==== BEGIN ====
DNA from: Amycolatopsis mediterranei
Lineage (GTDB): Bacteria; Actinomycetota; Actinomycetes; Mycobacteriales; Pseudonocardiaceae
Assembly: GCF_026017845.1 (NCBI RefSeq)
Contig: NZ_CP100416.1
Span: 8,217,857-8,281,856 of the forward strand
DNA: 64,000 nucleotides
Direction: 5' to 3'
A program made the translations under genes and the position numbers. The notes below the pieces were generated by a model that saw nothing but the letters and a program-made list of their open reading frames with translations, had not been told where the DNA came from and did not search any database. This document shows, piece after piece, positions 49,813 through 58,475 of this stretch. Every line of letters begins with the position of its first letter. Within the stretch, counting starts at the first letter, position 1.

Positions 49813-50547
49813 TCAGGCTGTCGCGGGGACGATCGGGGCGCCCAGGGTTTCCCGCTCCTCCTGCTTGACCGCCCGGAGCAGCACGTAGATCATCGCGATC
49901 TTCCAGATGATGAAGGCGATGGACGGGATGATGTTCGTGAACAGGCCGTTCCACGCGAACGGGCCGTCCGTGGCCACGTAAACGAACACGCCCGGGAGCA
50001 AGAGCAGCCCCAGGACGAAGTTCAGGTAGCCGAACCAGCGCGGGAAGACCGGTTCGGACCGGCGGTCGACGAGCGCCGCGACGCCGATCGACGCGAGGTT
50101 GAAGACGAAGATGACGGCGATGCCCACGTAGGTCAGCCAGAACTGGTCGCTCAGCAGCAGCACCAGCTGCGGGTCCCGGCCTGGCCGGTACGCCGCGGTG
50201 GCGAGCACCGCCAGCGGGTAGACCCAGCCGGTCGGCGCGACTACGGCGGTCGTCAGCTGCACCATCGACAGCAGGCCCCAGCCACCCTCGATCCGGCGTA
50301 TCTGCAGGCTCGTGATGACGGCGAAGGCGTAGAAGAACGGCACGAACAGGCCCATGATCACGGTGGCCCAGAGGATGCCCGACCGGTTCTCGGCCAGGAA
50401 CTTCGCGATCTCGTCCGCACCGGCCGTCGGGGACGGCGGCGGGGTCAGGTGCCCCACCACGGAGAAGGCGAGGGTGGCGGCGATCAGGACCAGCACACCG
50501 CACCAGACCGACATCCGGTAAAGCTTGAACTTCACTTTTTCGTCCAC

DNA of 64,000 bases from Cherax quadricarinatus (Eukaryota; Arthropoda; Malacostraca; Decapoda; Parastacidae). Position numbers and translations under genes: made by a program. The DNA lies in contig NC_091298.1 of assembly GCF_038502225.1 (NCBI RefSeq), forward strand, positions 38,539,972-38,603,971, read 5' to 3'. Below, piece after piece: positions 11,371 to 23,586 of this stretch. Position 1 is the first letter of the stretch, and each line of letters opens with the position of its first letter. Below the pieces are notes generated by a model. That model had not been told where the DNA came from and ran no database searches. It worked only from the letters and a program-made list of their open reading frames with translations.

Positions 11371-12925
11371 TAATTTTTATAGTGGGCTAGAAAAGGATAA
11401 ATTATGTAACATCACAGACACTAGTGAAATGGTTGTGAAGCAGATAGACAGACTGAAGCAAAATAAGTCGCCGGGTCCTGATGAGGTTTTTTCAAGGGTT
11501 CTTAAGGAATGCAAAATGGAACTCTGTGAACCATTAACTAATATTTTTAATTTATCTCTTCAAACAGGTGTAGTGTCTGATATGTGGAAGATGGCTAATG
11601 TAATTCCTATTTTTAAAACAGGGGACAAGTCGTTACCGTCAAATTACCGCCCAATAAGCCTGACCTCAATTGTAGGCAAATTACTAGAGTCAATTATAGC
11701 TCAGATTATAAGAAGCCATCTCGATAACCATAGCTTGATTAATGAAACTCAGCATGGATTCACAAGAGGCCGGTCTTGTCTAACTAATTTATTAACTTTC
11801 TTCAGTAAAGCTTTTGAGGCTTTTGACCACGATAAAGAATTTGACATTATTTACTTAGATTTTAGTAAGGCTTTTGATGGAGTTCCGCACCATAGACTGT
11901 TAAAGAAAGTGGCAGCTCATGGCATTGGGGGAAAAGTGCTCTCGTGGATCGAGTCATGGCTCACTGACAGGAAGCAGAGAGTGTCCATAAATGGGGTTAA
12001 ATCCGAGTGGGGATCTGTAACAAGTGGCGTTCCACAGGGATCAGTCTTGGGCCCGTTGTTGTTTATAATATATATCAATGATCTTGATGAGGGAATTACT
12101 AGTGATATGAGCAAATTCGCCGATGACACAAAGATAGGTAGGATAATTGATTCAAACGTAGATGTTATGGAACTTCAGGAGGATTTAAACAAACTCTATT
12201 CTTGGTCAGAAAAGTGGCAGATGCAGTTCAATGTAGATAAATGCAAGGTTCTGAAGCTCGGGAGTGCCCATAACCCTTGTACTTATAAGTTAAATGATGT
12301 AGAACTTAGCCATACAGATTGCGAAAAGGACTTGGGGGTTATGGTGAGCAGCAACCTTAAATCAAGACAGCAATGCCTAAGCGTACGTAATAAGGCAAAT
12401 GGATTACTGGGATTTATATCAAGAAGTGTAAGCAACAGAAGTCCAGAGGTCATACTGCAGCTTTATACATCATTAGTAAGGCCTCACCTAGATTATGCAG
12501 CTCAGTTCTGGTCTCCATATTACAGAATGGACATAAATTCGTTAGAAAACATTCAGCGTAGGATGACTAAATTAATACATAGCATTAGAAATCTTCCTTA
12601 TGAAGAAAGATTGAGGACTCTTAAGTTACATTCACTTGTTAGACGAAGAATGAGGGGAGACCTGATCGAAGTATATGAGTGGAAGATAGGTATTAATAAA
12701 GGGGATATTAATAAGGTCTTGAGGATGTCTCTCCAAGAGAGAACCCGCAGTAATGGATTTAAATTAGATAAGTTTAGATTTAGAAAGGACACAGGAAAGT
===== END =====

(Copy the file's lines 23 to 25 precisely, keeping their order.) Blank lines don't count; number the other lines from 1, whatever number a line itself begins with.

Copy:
11601 TAATTCCTATTTTTAAAACAGGGGACAAGTCGTTACCGTCAAATTACCGCCCAATAAGCCTGACCTCAATTGTAGGCAAATTACTAGAGTCAATTATAGC
11701 TCAGATTATAAGAAGCCATCTCGATAACCATAGCTTGATTAATGAAACTCAGCATGGATTCACAAGAGGCCGGTCTTGTCTAACTAATTTATTAACTTTC
11801 TTCAGTAAAGCTTTTGAGGCTTTTGACCACGATAAAGAATTTGACATTATTTACTTAGATTTTAGTAAGGCTTTTGATGGAGTTCCGCACCATAGACTGT